Protest seeks to stop euthanizing beagles at Inotiv testing center

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MOUNT VERNON, Ind. – When a group of around 50 protesters, some with dogs and all dressed in blue t-shirts, huddled and started chanting, Patty Tapp and her dog had to break out of the crowd.

“She can’t stand loud noises,” Tapp said, pointing to Bee, who was standing behind Tapp with his back to the group. “It gives him PTSD.”

Bee, a 7-year-old beagle, grew up in the same type of conditions as the dogs the group was there to protest.

The protest, called the “Wear Blue for Beagles Walk” and organized by members of the Posey, Vanderburgh and Indiana Humane Societies, aimed to raise awareness about beagle puppies used in animal testing at Inotiv Inc. in Mount Vernon.

The demonstrators tried to speak to representatives of Inotiv, but the police stopped them at the door of the company.

Beagles Blue, left, and Smalls, right, pose for photos as people gather to protest Inotiv, Inc. at the Posey Humane Society in Mount Vernon, Ind., Friday afternoon, May 13, 2022. Inotiv performs animal testing on beagle puppies and the group requested that the puppies be released instead of euthanized.

Inotiv could not be reached for comment.

Among the allegations in a secret report by the Humane Society of the United States: More than 80 beagle puppies have been used in toxicology tests that would have forced the dogs to ingest a drug through a stomach tube every day for months.

According to Samantha Morton, Indiana director for the national group, 32 of these beagles should be euthanized starting the week of May 16. Part of the protest involved Morton and other members of human society going to Inotiv’s lab in Mount Vernon to ask them to release the beagles.

Morton thinks dogs don’t need to die.

“Fourteen states already have laws that require these animals to be adopted (instead of killed),” Morton said. “Inotiv knows other people are required to do this, but it’s not legally required (in Indiana), and it might be more difficult for them.”

Bee, a 7-year-old beagle, is walked by Patty Tapp during the

Bee the beagle

Bee spent his puppy months in an animal testing lab somewhere in Tennessee being filled with drugs and chemicals. The dogs there died or, in Bee’s case, were rescued. Tapp received it from a beagle rescue society when the dog was 11 months old.

Previous:The Humane Society calls for the release of 80 beagles from an animal testing facility at the investigation center

Bred to be smaller to fit better in a tight cage, Bee was much smaller than even the other beagles at the protest. She had no idea what a toy was when Tapp got her and didn’t let anyone pet her for an entire month after being rescued.

Morton said the Humane Society is working on legislation in Indiana that would require labs like Inotiv to release their animals for adoption after the test study is complete. Five US States – Illinois, California, Nevada, Maryland and Virginia – have outright bans on cosmetic testing on animals, although there are no state bans on testing pharmaceuticals on animals.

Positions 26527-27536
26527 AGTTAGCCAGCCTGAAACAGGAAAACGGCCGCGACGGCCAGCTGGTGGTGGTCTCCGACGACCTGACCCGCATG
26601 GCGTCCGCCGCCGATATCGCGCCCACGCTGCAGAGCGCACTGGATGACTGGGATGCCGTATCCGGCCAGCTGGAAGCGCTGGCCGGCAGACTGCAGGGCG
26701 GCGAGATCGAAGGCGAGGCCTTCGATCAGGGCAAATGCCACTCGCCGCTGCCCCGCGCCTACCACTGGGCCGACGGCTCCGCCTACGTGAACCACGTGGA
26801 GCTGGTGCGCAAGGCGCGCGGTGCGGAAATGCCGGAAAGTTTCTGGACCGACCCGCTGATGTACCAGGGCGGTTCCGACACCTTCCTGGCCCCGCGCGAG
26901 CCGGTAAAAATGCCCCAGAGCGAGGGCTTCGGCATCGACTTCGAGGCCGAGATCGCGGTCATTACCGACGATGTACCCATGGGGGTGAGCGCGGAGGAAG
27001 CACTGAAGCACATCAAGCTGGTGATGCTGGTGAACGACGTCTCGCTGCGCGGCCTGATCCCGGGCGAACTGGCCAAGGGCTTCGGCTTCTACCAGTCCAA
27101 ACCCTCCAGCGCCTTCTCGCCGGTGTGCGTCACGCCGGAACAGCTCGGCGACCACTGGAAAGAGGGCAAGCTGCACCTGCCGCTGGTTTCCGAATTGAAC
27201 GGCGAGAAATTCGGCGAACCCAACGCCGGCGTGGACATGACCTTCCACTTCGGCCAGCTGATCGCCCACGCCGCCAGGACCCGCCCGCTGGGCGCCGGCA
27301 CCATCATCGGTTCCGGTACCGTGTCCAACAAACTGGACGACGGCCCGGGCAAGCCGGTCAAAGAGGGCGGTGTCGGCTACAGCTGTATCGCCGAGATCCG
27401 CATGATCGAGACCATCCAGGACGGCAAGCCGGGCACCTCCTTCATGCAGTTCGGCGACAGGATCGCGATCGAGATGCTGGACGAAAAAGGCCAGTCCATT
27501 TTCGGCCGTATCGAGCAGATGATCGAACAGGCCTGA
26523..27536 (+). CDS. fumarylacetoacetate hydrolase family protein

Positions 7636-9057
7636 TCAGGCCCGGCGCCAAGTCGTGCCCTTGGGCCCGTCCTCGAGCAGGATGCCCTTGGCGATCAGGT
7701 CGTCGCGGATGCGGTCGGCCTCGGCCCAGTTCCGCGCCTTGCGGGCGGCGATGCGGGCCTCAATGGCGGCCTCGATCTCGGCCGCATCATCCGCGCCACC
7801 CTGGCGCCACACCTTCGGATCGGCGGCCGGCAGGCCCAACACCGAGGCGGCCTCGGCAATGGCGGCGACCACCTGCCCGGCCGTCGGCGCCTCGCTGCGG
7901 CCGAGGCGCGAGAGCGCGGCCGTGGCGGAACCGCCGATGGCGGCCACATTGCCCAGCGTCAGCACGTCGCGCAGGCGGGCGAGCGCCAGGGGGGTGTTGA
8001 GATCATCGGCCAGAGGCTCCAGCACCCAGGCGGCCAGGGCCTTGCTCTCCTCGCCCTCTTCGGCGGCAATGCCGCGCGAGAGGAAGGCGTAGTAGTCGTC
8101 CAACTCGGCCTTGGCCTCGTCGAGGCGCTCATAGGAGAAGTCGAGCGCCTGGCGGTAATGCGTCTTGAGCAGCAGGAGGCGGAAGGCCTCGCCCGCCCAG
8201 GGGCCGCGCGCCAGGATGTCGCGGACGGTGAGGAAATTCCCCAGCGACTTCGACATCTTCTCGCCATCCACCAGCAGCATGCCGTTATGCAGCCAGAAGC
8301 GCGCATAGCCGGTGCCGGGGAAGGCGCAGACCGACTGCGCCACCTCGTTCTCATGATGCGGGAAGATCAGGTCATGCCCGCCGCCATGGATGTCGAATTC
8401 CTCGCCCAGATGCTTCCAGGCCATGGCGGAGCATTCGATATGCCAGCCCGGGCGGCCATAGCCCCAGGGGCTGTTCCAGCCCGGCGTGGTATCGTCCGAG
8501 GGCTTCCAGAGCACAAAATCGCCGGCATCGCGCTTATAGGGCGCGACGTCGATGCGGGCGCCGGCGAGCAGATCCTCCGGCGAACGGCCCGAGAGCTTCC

In a statement to the Lafayette Journal & Courier, the West Lafayette-headquartered company described Inotiv Inc.’s research as “legally required” in the United States to develop life-saving medical options.

Related:100,000 petitioners call on Inotiv to release beagle puppies

Morton hoped the group’s efforts to get to the testing lab would at least spark a conversation with lab officials.

This was not the case.

Protesters were met at the door of the Inotiv lab by a team of cruisers and Posey County Sheriff’s deputies who protesters say denied them access because the lab was on property owned at Inotiv.

When Morton tried to leave a set of 32 dog collars and leashes at the door, meant to symbolize the beagles’ potential future after the lab, she was rebuffed and told the group would be cited for littering.

She said she spoke on the phone with an Inotiv official, who asked her to leave.

Sara Byrd holds up a protest sign calling on Inotiv, Inc. to release the beagle puppies they prepared for euthanasia as people gather at the Posey Humane Society in Mount Vernon, Ind., on Friday afternoon the 13th May 2022. Inotiv conducts animal testing on beagles.

“We will continue to fight”

Although they failed to speak to Inotiv and were unable to get the beagles released, Morton remained optimistic about the message the protest was trying to send.

“We were able to share with our supporters and followers how Inotiv views these animals,” Morton said. “Us being there and trying to deliver those collars is just something they weren’t really ready to accept. But we’re going to keep fighting until those cages are empty.”

Although Bee becomes nervous in public and around loud noises, such as the sound of metallic clicking or the deep voice of a man, she is a happy and loving dog at home with her family and her dog siblings, Tapp said.

She brought Bee to the protest to show that a dog used in animal testing can find a loving home and be a loving pet.

“(These dogs) did everything humans asked them to do,” Tapp said. “They deserve to be loved.”

Contact Ray Couture at [email protected] or on Twitter @raybc94

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